Used Mazda Tribute 4x4 2001 - 2004 review

Category: Large SUV

It's better on-road than off, but it's not particularly impressive anywhere

Mazda Tribute 4x4 (01 - 04)
  • Mazda Tribute 4x4 (01 - 04)
  • Mazda Tribute 4x4 (01 - 04)
Used Mazda Tribute 4x4 2001 - 2004 review
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Steve Huntingford
Published01 January 2006

What's the used Mazda Tribute 4x4 like?

The Mazda Tribute was jointly developed with the Ford Maverick, and shares the same two petrol engines: a 2.0-litre or 3.0-litre V6 with a standard automatic gearbox. Uniquely for a car of this age, there are two- and four-wheel-drive versions of the 2.0-litre car.

Despite the car's off-road image, it's more at home on the road, although it's not that great there. Despite good steering and a decent ride, there's too much body roll.


It's better on-road than off, but it's not particularly impressive anywhere

  • The Tribute offers a reasonable blend of practicality and equipment
  • There's no diesel, it's not great off-road and refinement could be better

The Tribute's cabin borrows much from the Maverick's, which is good and bad news. Good because it's all well laid out and easy to use; bad because it's terribly bland and unappealing.

At least the driving position is good, and there's plenty of room in the front. Headroom is a little tighter in the back, but with plenty of storage in the cabin and a good-sized boot and 60/40 split rear seats, the Tribute can make a decent family car.

Ownership cost

What used Mazda Tribute 4x4 will I get for my budget?

How much does it cost to run a Mazda Tribute 4x4?

The most obvious car to compare the Tribute to is the Maverick, with which it shares so much. And, unsurprisingly, the two cost almost the same to buy and run.

The insurance and fuel costs for the 2.0-litre versions also look pretty good next to the Land Rover Freelander's. However, if you compare them with cars such as the Toyota RAV4 and Honda CR-V, which are designed more for road use, it's not so good. A 4WD Tribute does 29mpg, whereas the RAV4 does 3mpg more.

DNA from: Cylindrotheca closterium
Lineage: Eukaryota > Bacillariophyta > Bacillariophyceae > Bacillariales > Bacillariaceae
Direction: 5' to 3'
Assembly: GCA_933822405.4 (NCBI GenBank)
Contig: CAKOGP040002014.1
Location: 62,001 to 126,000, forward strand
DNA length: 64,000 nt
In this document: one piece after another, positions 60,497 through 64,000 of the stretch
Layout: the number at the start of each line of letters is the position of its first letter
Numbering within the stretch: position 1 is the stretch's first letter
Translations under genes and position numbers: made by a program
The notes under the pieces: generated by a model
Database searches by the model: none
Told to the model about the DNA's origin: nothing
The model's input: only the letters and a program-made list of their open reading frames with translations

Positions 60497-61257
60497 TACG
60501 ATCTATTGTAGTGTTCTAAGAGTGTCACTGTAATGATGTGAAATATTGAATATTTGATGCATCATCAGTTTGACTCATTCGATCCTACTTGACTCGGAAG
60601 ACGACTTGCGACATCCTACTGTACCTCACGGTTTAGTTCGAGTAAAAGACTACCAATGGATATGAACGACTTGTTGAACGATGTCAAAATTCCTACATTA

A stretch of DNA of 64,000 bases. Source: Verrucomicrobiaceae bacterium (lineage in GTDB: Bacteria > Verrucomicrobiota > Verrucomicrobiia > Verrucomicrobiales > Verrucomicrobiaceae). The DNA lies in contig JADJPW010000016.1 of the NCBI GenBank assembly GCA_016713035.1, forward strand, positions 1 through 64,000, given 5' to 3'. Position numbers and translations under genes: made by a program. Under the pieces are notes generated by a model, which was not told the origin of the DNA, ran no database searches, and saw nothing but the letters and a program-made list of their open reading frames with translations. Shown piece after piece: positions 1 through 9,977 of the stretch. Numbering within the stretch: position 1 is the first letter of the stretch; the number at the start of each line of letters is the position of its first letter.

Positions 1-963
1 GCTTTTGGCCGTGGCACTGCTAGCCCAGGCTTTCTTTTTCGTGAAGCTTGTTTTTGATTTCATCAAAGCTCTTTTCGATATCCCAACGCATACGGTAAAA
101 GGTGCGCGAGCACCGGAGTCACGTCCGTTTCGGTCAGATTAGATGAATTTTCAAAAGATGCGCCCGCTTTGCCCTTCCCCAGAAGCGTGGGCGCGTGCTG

The V6 is much more expensive in every way - fuel, servicing and insurance - but the real problem with the Tribute is that there was never a diesel version.

If you ever need unscheduled work on your Tribute, it should be pretty cheap. Warranty Direct says labour rates are typically among the lowest at Mazda dealers, and the average total cost of repairs is also very low.

Our recommendations

Which used Mazda Tribute 4x4 should I buy?

Given the Tribute's at its best on Tarmac, you may expect the 2WD model to be our favourite, but no. The 2WD only came in basic GXi trim, so it's worth spending the extra for the plusher GSi, which (in addition to four-wheel drive) added the likes of alloy wheels, an electric sunroof and a CD player to the air-con, airbags and anti-lock brakes of the GXi.

When the car was new, jumping from GXi to GSi would have cost you £2000, but the gap has narrowed considerably now they're on the used market. Plus, with the extra driven wheels, you also gain some useful extra versatillity.

The V6 comes with its own unique trim level over and above even GSi, and includes an automatic gearbox, CD changer and leather upholstery. However, it costs significantly more to buy than the 2.0-litre versions, as well as more to fuel, service and insure.


What alternatives should I consider to a used Mazda Tribute 4x4?